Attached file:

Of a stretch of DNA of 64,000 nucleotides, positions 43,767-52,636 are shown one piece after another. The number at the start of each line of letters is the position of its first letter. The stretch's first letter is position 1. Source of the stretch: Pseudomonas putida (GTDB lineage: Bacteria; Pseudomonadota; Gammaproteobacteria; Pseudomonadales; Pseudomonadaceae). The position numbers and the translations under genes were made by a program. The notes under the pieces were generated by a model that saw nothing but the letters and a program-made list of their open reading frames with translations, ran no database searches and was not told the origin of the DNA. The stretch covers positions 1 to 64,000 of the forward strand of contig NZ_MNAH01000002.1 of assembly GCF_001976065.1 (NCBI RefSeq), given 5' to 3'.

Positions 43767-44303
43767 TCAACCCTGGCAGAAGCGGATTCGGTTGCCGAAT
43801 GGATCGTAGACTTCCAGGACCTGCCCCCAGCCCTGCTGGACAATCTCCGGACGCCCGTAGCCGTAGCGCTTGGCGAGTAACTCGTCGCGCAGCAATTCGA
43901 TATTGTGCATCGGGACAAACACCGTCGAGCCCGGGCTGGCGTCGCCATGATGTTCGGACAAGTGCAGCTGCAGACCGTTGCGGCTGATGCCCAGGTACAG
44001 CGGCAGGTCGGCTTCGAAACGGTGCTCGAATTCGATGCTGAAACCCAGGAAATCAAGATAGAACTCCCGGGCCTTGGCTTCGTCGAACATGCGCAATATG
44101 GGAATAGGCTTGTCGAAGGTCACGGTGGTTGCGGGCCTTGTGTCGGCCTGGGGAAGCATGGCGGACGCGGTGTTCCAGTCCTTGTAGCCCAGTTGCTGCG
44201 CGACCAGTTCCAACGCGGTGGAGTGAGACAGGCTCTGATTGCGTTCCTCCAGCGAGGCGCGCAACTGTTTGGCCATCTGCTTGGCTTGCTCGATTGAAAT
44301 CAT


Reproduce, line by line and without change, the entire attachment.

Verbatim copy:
Of a stretch of DNA of 64,000 nucleotides, positions 43,767-52,636 are shown one piece after another. The number at the start of each line of letters is the position of its first letter. The stretch's first letter is position 1. Source of the stretch: Pseudomonas putida (GTDB lineage: Bacteria; Pseudomonadota; Gammaproteobacteria; Pseudomonadales; Pseudomonadaceae). The position numbers and the translations under genes were made by a program. The notes under the pieces were generated by a model that saw nothing but the letters and a program-made list of their open reading frames with translations, ran no database searches and was not told the origin of the DNA. The stretch covers positions 1 to 64,000 of the forward strand of contig NZ_MNAH01000002.1 of assembly GCF_001976065.1 (NCBI RefSeq), given 5' to 3'.

Positions 43767-44303
43767 TCAACCCTGGCAGAAGCGGATTCGGTTGCCGAAT
43801 GGATCGTAGACTTCCAGGACCTGCCCCCAGCCCTGCTGGACAATCTCCGGACGCCCGTAGCCGTAGCGCTTGGCGAGTAACTCGTCGCGCAGCAATTCGA
43901 TATTGTGCATCGGGACAAACACCGTCGAGCCCGGGCTGGCGTCGCCATGATGTTCGGACAAGTGCAGCTGCAGACCGTTGCGGCTGATGCCCAGGTACAG
44001 CGGCAGGTCGGCTTCGAAACGGTGCTCGAATTCGATGCTGAAACCCAGGAAATCAAGATAGAACTCCCGGGCCTTGGCTTCGTCGAACATGCGCAATATG
44101 GGAATAGGCTTGTCGAAGGTCACGGTGGTTGCGGGCCTTGTGTCGGCCTGGGGAAGCATGGCGGACGCGGTGTTCCAGTCCTTGTAGCCCAGTTGCTGCG
44201 CGACCAGTTCCAACGCGGTGGAGTGAGACAGGCTCTGATTGCGTTCCTCCAGCGAGGCGCGCAACTGTTTGGCCATCTGCTTGGCTTGCTCGATTGAAAT
44301 CAT